Did you know (none / 0) (#48)
    by gyrfalcon on Wed Oct 06, 2010 at 04:09:46 PM EST
    you can sign up to get notified by email every time he posts something?  A lot of multi-blogger sites do that now and it's useful when digging around to find the writer in a site you otherwise have almost no interest in is a chore.

    I like to at least keep up with what Froomkin is fulminating about, even if I don't always read more than the first few sentences.


    Apparently not (none / 0) (#22)
    by Big Tent Democrat on Wed Oct 06, 2010 at 01:36:45 PM EST
    I like Froomkin but, to be honest, I did not read him that much when he was a the Post.

    Can't say why. But then, I'm not reading Ezra much anymore. I read Greg Sargent though.

    Blogging is a funny thing. Certain people grab you and some don't. It's not just topics or styles either.

    For example, I read Kevin Drum every day. But his style is not exactly barnburing.


    Query: do you read other bloggers (none / 0) (#25)
    by oculus on Wed Oct 06, 2010 at 01:45:49 PM EST
    to obtain information or to see how each deals with a particular topic?

    Interesting question (none / 0) (#30)
    by Big Tent Democrat on Wed Oct 06, 2010 at 02:06:52 PM EST
    which goes to your issue about the need for media outlets than do actual reporting.

    First, for news info, I'll generally read the Times just to see what's in the news.

    Second, I read Krugman cuz, well, he's Krugman.

    Third, depending on my mood, I 'll make the rounds of Greenwald, Drum, Yglesias, Daily Kos, Atrios and mostly they will lead me somewhere.

    Since I'm being chatty about this, let me describe how I did my posts today - read the Times, nothing jumped out at me.

    Saw Atrios on the train tunnel thing -at that is a story that as a part-time NYer has an impact on me personally, I clicked through. Then it got me thinking about what I wrote. Took about 25 minutes total.

    Then, I was still on Atrios' page, and saw the link to the Krugman blog post on monetary policy v. fiscal stimulus and that's an old saw of mine and I wrote that post. Took 21 minutes.

    Saw Yglesias thing on Kinsley's piece, read Kinsley's piece. Liked it a lot and had my pols are pols thing on and wrote that. 25 minutes.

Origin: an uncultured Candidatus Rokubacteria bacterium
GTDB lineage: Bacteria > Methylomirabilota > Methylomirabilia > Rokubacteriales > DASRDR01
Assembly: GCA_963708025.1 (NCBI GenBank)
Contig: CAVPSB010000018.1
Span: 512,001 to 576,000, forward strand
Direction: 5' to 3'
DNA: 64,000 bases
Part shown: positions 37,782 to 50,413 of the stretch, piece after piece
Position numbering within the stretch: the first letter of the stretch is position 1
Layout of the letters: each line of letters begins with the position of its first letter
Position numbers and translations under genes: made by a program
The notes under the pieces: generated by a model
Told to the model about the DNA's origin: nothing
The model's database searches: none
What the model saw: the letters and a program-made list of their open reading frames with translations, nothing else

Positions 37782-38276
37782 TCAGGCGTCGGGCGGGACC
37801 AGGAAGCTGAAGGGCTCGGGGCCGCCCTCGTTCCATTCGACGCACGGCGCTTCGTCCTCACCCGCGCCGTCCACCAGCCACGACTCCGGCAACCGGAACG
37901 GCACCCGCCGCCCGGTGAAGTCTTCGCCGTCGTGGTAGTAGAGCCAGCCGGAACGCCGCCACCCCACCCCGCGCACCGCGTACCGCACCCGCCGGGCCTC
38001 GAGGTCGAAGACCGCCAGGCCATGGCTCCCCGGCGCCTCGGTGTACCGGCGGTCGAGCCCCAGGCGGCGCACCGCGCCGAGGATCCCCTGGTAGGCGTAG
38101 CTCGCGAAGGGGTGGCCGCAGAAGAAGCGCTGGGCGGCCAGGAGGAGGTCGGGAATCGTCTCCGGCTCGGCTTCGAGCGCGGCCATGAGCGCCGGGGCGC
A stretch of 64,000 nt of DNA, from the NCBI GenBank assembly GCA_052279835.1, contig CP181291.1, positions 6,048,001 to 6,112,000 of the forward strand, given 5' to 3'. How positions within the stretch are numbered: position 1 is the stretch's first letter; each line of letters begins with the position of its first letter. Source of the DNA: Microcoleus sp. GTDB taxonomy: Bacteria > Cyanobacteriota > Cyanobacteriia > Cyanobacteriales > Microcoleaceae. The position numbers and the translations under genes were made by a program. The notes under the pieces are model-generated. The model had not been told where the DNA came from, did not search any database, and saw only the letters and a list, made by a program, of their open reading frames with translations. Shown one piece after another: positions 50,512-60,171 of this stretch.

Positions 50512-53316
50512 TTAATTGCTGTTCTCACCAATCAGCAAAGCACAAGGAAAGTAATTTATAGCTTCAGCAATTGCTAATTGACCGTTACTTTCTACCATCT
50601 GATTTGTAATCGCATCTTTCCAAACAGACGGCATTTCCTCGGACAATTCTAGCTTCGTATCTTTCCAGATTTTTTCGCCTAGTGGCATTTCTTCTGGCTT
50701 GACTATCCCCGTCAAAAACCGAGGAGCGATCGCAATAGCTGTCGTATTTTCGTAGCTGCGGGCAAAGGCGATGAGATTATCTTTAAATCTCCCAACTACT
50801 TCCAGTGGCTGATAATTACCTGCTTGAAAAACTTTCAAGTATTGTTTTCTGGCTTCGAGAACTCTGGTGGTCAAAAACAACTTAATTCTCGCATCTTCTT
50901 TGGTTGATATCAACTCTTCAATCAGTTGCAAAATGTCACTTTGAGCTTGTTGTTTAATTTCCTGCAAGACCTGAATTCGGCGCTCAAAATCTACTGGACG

Looked around for a happy story. Could not find one. Went to Balloon Juice. got irked by a post there. Wrote mine. Took about 10 minutes.

    Was still on the Yglesias page in an open window, refreshed and saw the stupid post about achievements that pissed me off. In fact, I dropped a comment in his thread about it. Still was pissed. and wrote that post. Took about 20 minutes.

    Did other stuff. Hour and a half later, went to the Times and saw the piece on the economic forecast. Was still irked about the achievements thing and wrote that post - which was just a cut and paste. 5 minutes.

    Obviously none of the stuff today took much thinking or research so easy to just get to them.

    A well researched and written post might take an hour or so.

    So there, much more info than you asked for.


    That is a lot of time. (none / 0) (#31)
    by sarcastic unnamed one on Wed Oct 06, 2010 at 02:37:11 PM EST
    90 minutes (none / 0) (#32)
    by Big Tent Democrat on Wed Oct 06, 2010 at 02:41:17 PM EST
    and to think we do it for free! (5.00 / 1) (#36)
    by Jeralyn on Wed Oct 06, 2010 at 02:52:02 PM EST
    90 minutes is a long time.

    It can easily take me an hour to write a single post. I will usually read three or four versions of the same news article before deciding which one to link to and quote from. Then there's research. And finding my older posts on the topic. And maybe a graphic. And on and on. I'm going back to work now, this is becoming depressing, thinking about all these news organizations and reporters making big money while we donate our time.


    Mayhill Fowler (5.00 / 2) (#55)
    by dandelion on Wed Oct 06, 2010 at 04:56:50 PM EST
    Mayhill Fowler has just posted a notice that she's quit writing for the Huffington Post because, except for the big names like Froomkin, Huffington Post doesn't pay writers for the content -- writers are supposed to be simply gratified by the exposure.

    I think this is a huge problem with online media -- they don't pay writers.    

    Most of my now-laid off journalist friends are finding that they just cannot support themselves, much less pay the expense of doing original reporting via online writing or by writing content on spec.  But then the Silicon Valley internet geeks I work with assure me "content yearns to be free."    

    If NO ONE is going to pay reporters, who is going to do the reporting?  We get lots of punditry and no investigating at all.

    Sure, traditional news media quality has really declined -- but part of the reason it's declined is that they've cut original reporting expense to the bone (as opposed to managerial expense) while insisting on previously unheard of ROI for shareholders.

    Online media, for writers, is what China is to autoworkers --- the engine forcing pay for work down to zero.  

    Anytime you click on Huffington Post, you're supporting an income model that reaps $$$ for Arianna while paying those who actually generate the work nothing.


    So, working for Whitman as a nanny (none / 0) (#56)
    by sarcastic unnamed one on Wed Oct 06, 2010 at 05:46:19 PM EST
    is much more profitable than working for Arianna as a writer.

    Zing! (none / 0) (#65)
    by EL seattle on Wed Oct 06, 2010 at 09:37:48 PM EST